In fact, most people feel this way about self-improvement as a whole.
And certainly, a lot of insecure people do engage in this type of behavior. However, they are not actually practicing self-improvement or having a positive attitude...they are simply escaping from reality.
A genuinely positive attitude is the disposition to be optimistic towards things that are presently unknown and it can apply to many different contexts.
For example, you can have a positive attitude towards people whom you don't know well. This is similar to the "innocent until proven guilty" concept. Since you may not know enough about someone to make a concrete judgment about him, you hold him in a positive light by default.
You can have a positive attitude towards your goals, feeling like you "have what it takes" to achieve them. This attitude goes hand-in-hand with self-esteem. A person of high self-esteem will feel capable to deal with the challenges of reality, in order to realize their goals.
But why is a positive attitude important? What purpose does it serve?
Well, as with many things in life, the attitude that you approach something with will affect your perception and ultimately your actions. For example, if you view people as friendly, honest and worthy of respect then you will approach new people with openness and acceptance, which in turn will often make them behave in the ways you expected of them. Contrastingly, if you view people as mean, dishonest and threats to your well-being then you will approach new people with suspicion and distance, which in turn will often make them behave in the ways you expected of them.
When approaching new goals, a pessimistic attitude will significantly lessen your motivation and prevent you from taking the risks and extra effort that is necessary to push through the inevitable obstacles and challenges. An optimistic attitude will help you accept the possibility of your goals and make you willing to endure the trials along the way, because you know that it's worth it.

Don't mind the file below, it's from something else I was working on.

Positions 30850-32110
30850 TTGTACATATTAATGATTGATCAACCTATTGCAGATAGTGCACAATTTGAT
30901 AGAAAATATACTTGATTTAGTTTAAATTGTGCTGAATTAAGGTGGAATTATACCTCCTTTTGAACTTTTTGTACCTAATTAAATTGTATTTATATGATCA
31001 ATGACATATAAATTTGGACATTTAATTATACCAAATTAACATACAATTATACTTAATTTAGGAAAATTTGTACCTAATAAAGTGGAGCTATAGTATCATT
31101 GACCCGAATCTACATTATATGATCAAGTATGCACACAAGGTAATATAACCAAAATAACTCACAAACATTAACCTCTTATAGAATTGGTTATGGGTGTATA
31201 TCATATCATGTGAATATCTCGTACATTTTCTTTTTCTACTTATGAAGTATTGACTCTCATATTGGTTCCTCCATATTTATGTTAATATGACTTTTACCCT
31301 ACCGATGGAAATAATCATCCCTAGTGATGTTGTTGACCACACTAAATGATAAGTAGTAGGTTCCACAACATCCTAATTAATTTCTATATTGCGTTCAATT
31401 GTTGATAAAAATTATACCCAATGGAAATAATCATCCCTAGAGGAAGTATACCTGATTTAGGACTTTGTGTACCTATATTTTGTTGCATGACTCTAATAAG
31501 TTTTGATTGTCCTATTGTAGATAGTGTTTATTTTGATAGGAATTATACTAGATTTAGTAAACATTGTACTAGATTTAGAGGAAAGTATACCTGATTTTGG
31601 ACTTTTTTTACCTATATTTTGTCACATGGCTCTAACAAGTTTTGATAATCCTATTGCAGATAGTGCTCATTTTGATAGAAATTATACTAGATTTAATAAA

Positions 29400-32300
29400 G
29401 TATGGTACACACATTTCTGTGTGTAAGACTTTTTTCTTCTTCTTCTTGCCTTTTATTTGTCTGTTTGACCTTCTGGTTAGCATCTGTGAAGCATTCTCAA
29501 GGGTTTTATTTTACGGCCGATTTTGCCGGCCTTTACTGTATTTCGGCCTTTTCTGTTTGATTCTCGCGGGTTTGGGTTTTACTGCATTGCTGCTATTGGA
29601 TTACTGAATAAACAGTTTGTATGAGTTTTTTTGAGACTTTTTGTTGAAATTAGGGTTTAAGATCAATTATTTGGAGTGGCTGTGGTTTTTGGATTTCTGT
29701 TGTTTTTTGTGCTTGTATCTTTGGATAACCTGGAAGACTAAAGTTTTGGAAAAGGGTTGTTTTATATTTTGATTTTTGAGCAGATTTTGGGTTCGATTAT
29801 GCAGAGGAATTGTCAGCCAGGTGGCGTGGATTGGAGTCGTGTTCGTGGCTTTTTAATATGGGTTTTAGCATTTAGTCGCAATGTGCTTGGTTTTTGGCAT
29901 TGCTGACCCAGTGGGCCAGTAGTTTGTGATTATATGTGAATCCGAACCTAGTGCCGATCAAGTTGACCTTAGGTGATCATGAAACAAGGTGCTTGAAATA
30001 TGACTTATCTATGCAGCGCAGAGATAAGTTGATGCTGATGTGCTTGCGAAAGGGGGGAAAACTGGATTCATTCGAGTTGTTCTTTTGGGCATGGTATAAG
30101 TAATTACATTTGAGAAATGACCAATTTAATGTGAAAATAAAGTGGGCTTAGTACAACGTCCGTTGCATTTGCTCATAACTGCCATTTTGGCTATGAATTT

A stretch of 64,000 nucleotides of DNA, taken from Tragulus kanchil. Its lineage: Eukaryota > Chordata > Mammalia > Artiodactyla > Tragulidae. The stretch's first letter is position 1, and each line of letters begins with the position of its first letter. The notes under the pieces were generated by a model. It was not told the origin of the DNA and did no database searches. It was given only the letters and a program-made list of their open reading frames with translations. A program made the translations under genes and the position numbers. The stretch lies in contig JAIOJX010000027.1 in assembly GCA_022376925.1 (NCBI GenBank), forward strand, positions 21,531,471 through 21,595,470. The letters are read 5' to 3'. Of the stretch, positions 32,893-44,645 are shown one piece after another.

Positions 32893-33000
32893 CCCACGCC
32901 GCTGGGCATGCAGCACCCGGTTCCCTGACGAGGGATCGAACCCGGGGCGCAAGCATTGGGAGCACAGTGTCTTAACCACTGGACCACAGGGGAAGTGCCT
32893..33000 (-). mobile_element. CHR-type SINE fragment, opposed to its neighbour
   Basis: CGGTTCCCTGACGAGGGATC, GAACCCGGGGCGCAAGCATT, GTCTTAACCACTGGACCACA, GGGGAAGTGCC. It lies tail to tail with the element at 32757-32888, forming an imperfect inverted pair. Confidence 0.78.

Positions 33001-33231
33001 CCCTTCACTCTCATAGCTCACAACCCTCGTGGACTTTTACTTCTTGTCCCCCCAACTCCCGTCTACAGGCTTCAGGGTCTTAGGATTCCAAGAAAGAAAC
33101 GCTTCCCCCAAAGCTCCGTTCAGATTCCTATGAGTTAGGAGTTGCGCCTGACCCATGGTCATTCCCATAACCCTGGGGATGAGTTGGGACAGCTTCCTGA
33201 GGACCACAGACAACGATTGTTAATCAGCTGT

More than that, our brains become addicted to whatever emotional states that they are most used to experiencing. A person who feels happy and optimistic towards life most of the time will feel the desire to twist events, people and circumstances in a positive light, in order to maintain his emotional state. Similarly, a person who feels negative and pessimistic towards life most of the time will feel the desire to twist events, people and circumstances in a negative light, in order to maintain his emotional state.
To twist things in a positive light does not mean being delusional. Again, many people are delusional and do keep things positive to the point of escaping reality. Our goal here is to take situations that are UNKNOWN in some respects and view those elements in a positive light for the time being, until we figure out the actual situation.
Daily stresses can drag anyone down, making escapism and getting away from it all an important part of getting through life. Escapism can be a healthy form of shaking off the effects of daily stress and retreating to an imaginary world, whether prompted by toys and figurines or board games and role-playing games. Escaped - When might it be not a helpful tool?, Escapism - When could it be not a helpful tool?, Escaped - When is it not a healthy thing?
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